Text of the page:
Quinn undecided on gambling bill amid criticism
Gov. Pat Quinn said Wednesday he hadn't made up his mind about a bill that would massively expand gambling in the state, as a watchdog group sharply criticized the measure and warned it would overwhelm state regulators.
Quinn said he was still meeting with proponents and opponents of the measure that would add five new casinos, including one in Chicago, increase gambling at the state's existing 10 casinos and add slot machines at racetracks in the state and at Chicago's airports.
"I think there's some strong critics of the bill that are on our schedule so we want to make sure everybody gets their voice heard," the Chicago Democrat said after an unrelated bill signing at an animal shelter.
His comments came as the Chicago Crime Commission said Quinn shouldn't sign the bill because it can't be properly regulated. Crime commission deputy director Jody Weis, the former Chicago police superintendent, warned in a statement that scandal and corruption were to be expected if the gambling expansion becomes law.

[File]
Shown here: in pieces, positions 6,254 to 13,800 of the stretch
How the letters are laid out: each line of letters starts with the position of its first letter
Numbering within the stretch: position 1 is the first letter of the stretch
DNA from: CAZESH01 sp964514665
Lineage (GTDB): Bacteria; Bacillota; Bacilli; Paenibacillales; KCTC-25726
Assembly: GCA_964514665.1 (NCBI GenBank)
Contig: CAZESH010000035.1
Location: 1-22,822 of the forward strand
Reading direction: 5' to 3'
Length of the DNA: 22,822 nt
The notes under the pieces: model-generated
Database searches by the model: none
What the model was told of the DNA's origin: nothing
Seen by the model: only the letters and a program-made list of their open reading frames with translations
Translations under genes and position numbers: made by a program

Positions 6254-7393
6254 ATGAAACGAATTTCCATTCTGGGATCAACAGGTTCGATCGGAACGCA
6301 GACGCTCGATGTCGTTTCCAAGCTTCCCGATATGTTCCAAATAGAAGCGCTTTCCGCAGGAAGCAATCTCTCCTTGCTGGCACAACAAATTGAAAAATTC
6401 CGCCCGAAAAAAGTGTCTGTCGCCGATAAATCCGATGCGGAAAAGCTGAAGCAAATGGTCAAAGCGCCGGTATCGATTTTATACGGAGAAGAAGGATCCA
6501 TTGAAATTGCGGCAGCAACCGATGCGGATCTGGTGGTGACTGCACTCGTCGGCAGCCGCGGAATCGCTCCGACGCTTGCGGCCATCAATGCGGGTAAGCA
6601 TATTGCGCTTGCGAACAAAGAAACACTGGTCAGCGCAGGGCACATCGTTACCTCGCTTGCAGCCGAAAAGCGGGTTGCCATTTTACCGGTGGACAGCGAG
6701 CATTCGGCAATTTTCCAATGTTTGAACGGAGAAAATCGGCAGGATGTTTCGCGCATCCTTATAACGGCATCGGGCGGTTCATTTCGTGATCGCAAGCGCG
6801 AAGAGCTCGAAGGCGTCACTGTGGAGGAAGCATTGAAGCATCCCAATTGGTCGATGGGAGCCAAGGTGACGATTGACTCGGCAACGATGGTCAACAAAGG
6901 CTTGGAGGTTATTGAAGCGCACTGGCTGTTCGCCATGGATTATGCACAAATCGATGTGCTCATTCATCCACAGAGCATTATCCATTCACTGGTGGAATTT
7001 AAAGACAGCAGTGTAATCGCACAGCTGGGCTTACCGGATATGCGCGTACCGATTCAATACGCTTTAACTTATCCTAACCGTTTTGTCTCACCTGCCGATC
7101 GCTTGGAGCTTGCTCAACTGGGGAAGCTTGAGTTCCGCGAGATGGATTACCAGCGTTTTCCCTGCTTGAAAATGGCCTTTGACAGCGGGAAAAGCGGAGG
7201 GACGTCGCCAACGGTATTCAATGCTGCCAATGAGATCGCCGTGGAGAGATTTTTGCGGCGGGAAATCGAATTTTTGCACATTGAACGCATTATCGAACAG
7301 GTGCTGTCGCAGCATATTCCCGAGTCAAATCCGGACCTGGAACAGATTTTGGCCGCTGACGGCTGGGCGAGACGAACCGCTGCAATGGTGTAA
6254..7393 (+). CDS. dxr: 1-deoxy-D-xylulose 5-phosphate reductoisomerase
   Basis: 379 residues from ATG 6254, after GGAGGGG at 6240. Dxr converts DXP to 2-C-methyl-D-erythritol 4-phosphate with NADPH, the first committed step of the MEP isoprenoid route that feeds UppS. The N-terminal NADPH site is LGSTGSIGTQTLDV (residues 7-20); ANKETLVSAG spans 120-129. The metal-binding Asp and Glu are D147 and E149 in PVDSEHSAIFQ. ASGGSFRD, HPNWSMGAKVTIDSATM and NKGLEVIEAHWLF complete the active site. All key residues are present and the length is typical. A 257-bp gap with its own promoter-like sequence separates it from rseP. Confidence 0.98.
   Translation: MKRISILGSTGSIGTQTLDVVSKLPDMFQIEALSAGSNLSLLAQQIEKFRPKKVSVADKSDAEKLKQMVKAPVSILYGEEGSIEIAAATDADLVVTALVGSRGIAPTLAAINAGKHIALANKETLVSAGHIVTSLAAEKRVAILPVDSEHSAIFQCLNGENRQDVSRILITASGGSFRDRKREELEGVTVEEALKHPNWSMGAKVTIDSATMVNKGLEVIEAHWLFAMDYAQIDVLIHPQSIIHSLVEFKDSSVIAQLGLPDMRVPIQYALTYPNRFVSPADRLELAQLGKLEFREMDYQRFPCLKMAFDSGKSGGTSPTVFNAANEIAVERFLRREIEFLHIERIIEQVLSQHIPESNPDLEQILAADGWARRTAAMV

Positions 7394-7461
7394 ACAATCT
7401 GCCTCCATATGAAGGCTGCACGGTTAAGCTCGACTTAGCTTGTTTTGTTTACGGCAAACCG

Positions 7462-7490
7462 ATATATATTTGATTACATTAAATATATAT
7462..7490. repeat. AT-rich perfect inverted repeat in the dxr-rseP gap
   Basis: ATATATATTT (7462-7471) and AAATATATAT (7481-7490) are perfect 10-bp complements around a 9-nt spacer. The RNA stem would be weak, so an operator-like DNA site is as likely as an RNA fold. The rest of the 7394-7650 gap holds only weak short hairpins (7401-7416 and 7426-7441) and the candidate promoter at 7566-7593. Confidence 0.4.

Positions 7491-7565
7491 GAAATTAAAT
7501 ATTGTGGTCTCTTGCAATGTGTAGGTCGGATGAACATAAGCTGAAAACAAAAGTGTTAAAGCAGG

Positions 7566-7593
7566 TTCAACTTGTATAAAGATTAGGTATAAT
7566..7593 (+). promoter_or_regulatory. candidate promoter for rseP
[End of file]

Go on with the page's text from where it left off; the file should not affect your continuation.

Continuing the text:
Commission executive vice president Art Bilek said the Illinois Gaming Board won't be able to keep up with the flood of new gambling.
"These regulatory shortcomings coupled with the almost unbelievable number of new gambling activities provided by the bill will enable the always ingenious and persistent crime syndicate to seek out schemes to enrich itself by getting into the state's legal gambling business," Bilek said in a statement.
Quinn hasn't officially received the bill yet.
Lawmakers passed the measure in May but Illinois Senate President John Cullerton has put a legislative hold on it. That's so lawmakers can work out a deal so the governor can sign it. Quinn has previously dismissed the idea of such a sizable expansion of gambling, although he has been willing to consider a Chicago casino, something Mayor Rahm Emanuel wants.